Every March, shamrocks start popping up on store windows, major cities go green to celebrate, and parades and celebrations call, “Erin go Bragh!” (“Ireland Forever!”) as they mark St. Patrick’s Day. But there’s so much more to the Irish language than these seasonal moments, and in fact, learning a bit more about Irish can help all learners understand how language systems evolve over hundreds of years and carry important markers of community identity. Whether you’re an Irish learner or a curious future student, read on for a brief (but fascinating!) history of the Irish language.
Irish, Celtic, or Gaelic: what’s the difference?
You might be surprised that there’s a language used in Ireland other than English, or maybe you thought this language was called Celtic or Gaelic. What do these different words mean?
Irish is a particular language that has been used in Ireland (including Northern Ireland) since around the 3rd century. (To give you an idea of its age: English has only been used in Ireland since around the 12th century!)
Linguists consider multiple languages to be a “family” when 1) they know there is a historical connection between them, and 2) they are more similar to each other than they are to any other languages. Irish is part of the Celtic language family, which also includes languages like Welsh and Scottish Gaelic. Older forms of the languages in the Celtic family were spoken by people that modern scholars now refer to as, you guessed it, Celts! Though scholars disagree on where in Europe the Celts originally came from, most agree they eventually found their way to western France, Great Britain, and Ireland from somewhere else, and now, six different Celtic languages exist today. (If you’re wondering, English is not one of these. It’s more closely related to German.)
The people that settled in Ireland and Scotland are now known as the Gaels, and they spoke Irish Gaelic and Scottish Gaelic. Usually, though, most people in Ireland just call their language Irish. Meanwhile, people in Scotland call their language Gaelic (which you can read more about here). So, if someone mentions that they use Gaelic, they’re probably talking about a language from Scotland, not Ireland! This is a good reminder to pay attention to the words people use to describe themselves so you can communicate your ideas as clearly as possible.
How many people speak Irish?
Over 1.9 million people in the Republic of Ireland and Northern Ireland know some Irish. But according to the 2016 census of the Republic of Ireland, only about 4% of people who know some Irish actually use it every day, which is one more thing that makes the language unique: the majority of people who know it have learned it from school rather than at home!
Currently, 290 primary schools and 78 secondary schools across the Republic of Ireland and Northern Ireland teach in Irish, and the language is also a required subject in the Republic of Ireland’s English-language schools, offering many who may not have grown up using Irish at home the opportunity to learn the language. People who do learn Irish at home and use it daily (so, that 4% we talked about above) live mainly in communities collectively known as the Gaeltacht, and they mostly live along the coast or in rural areas.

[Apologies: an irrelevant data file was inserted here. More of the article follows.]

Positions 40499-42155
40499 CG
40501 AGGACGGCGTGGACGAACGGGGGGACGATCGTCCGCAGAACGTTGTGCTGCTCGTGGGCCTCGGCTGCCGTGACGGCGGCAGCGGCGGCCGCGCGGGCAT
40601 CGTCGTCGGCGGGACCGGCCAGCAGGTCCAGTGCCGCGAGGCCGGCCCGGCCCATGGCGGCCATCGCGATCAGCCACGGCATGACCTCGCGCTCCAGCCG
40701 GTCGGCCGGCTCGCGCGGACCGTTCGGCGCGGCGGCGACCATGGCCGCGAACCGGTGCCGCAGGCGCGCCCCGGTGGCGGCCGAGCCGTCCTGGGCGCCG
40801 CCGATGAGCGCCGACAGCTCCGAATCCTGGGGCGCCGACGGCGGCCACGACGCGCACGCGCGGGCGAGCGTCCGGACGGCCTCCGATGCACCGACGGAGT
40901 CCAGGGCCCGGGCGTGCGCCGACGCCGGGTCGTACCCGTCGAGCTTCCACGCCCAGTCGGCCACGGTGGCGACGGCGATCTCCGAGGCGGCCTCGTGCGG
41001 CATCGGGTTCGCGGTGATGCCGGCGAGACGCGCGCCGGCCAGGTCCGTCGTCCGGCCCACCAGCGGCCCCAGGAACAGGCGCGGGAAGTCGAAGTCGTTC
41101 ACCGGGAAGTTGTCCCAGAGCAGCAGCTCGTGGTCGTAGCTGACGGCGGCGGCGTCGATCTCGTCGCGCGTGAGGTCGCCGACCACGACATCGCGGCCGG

Learners studying Irish might want to connect with the heritage of their ancestors (something we’ve seen with other less-commonly studied languages), or maybe they studied abroad or worked in Ireland for a time! Interest in Irish is especially strong in areas like Boston, New York, Chicago, Newfoundland, and even Argentina, where many Irish emigrants historically settled, but it can be found in some unexpected places, too. Did you know that there are a ton of Duolingo learners studying Irish in India, or that Foclach, the Irish language version of Wordle, is played in more than 70 countries, including Togo?
What’s so interesting about Irish?
The sentence Chonaic mé an féinphic ar an Idirlíon (meaning “I saw the selfie on the Internet”) illustrates a few of the things that make Irish such a special language. First, the action word (aka the verb) comes before the person doing the action. The sentence translates word for word as “Saw I the selfie on the Internet.” Only 7% of languages in the world have this kind of word order!
This sentence also provides some clues about the history of the language. Irish spelling traditionally uses only 18 letters. While that may sound simple, spelling is often tricky for learners because some words are written differently depending on how they’re used. Take a look at that sentence again, and specifically the word féinphic: the second half of the word comes from the Irish word pictiúr (picture). Depending on where in a sentence that word appears, it sometimes gets spelled phictiúr or bpictiúr, and the first sound changes from a “p” sound to an “f” or “b” sound. This happens to lots of words in Irish, and it has to do with what sounds surrounded those words in a much older version of the language.
This sentence also shows how Irish continues to evolve to fit modern contexts. They didn’t have selfies 300 years ago, so féinphic is a combination of the word féin (self) and pictiúr (picture), while Idirlíon (Internet) is a combination of idir (between) and líonra (network). Sure, people could have borrowed the English words for these new concepts, but instead they came up with uniquely Irish terms! The language is an important marker of identity and belonging for those who use it, and they adapt it creatively to express modern ideas.
Try your luck with Irish!
Irish is a great example of how a language can tell you lots about both the history of the people who use it and how they see themselves in the present day. If St. Patrick’s Day has piqued your interest in this language, consider giving it a try on Duolingo today!